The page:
Dear MLE Interest group,
When I first met Prof Krishna Kumar, director NCERT, he asked me what has been done regarding the linguistic/educational challenges of the indigenous populations in
and US. The below is an interesting article regarding that issue on the Australia . US
From: Susan Malone [mailto:email@example.com]
Sent: 13 June 2006 05:19
Sent: 13 June 2006 05:19
Subject: Fw: Immersion Schools May Help Students
Aha! More fuel for the fight for MLE!
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From: Carolyn Hepburn <Carolyn.Hepburn@SAULTCOLLEGE.CA>
Reply-To: Carolyn Hepburn <Carolyn.Hepburn@SAULTCOLLEGE.CA>
Date: Mon, 12 Jun 2006 10:23:59 -0400
Conversation: Immersion Schools May Help Students
Subject: Immersion Schools May Help Students
Posted: June 05, 2006 by: Jerry Reynolds <file://author.cfm/?id=331>
Educators throughout the nation are required to cope with the quantitative Adequate Yearly Progress scores in reading and math that assess a school's competence under No Child Left Behind. As a result, said Ryan Wilson, president of the National Indian Education Association, ''There's a huge push to advance only scientific education.''
In the meantime, Wilson and other witnesses said, evidence mounts that Native-language immersion programs are associated with stronger student interest in learning and higher academic achievement. Kevin Skenandore, acting director of the Interior Department's Office of Indian Education Programs, said a survey of Interior's five best-performing Indian schools, its five worst-performing schools and all Hopi schools (they have all passed the AYP benchmarks) yielded support for that position.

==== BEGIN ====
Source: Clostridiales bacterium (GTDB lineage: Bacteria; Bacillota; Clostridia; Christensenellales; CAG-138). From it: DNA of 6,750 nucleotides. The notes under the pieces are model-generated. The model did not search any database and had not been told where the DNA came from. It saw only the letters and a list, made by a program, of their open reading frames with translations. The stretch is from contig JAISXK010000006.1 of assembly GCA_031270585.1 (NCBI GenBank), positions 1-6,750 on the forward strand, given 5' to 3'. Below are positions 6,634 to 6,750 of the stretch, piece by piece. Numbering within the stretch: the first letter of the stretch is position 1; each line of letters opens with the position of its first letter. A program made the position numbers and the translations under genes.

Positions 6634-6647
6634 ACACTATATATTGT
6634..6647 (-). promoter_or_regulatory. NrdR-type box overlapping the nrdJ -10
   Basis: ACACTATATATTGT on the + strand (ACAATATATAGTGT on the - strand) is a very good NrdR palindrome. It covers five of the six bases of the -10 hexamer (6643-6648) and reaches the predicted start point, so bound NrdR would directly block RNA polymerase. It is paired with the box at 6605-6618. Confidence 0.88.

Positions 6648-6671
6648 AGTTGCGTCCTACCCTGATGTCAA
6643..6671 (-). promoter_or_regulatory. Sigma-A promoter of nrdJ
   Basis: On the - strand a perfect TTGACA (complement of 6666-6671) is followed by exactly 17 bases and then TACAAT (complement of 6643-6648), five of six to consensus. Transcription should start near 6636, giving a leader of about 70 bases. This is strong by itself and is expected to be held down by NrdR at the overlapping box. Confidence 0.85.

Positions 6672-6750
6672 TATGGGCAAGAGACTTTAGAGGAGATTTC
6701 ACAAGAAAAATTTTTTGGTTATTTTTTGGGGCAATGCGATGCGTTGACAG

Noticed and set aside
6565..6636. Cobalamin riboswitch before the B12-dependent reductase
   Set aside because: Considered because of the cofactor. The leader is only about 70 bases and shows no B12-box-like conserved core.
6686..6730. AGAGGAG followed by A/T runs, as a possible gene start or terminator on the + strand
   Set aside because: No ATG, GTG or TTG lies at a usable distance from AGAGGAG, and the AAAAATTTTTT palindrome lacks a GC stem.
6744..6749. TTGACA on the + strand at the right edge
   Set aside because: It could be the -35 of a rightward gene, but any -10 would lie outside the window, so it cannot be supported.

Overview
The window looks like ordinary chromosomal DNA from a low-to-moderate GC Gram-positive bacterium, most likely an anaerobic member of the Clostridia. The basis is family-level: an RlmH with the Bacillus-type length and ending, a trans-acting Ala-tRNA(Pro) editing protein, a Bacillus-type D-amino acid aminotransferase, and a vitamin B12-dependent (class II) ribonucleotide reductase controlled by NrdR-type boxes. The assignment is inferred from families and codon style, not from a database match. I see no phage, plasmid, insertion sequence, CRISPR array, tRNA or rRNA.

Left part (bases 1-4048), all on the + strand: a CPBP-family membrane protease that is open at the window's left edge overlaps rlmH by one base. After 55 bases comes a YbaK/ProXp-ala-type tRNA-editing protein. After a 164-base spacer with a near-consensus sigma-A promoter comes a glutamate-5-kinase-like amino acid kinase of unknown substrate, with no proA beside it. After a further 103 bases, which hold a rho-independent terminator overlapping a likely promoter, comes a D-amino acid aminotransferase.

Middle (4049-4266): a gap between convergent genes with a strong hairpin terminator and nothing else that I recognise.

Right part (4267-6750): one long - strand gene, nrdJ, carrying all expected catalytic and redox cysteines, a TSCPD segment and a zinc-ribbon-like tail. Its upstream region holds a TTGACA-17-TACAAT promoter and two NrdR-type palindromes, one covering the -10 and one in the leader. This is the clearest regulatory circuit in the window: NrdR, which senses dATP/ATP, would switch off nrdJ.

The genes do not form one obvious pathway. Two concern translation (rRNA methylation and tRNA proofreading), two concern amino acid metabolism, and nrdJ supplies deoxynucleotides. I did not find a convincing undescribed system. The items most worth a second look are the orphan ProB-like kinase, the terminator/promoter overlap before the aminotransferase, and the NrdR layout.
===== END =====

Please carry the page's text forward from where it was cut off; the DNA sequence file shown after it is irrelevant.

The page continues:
Sen. Lisa Murkowski, R-Alaska, drew from the educational experience of her own sons to note that dual-language schooling can be a concern to parents in the early school years. But later in the educational process, she said, it becomes clear that immersion learning of a second language early on pays off in better academic performance across the board. As
Some of the May 25 testimony, as well as several examples Murkowski marshaled from
S. 2674 has been referred to the Senate Committee on Indian Affairs, and Ryan Wilson urged quick action. He added that it can bring about ''a new day'' in Indian education.
But much remains of the old days, including Indian test scores that trail national averages and faltering marks on the AYP standard of the No Child Left Behind initiative of President George W. Bush.
Sen. Byron Dorgan, D-N.D., vice chairman of the committee, pronounced himself ''a little perplexed'' at Interior's response: a ''reorganization'' to increase the ratio of senior executives to staff personnel. The reorganization is the target of a tribal lawsuit announced one day before the hearing
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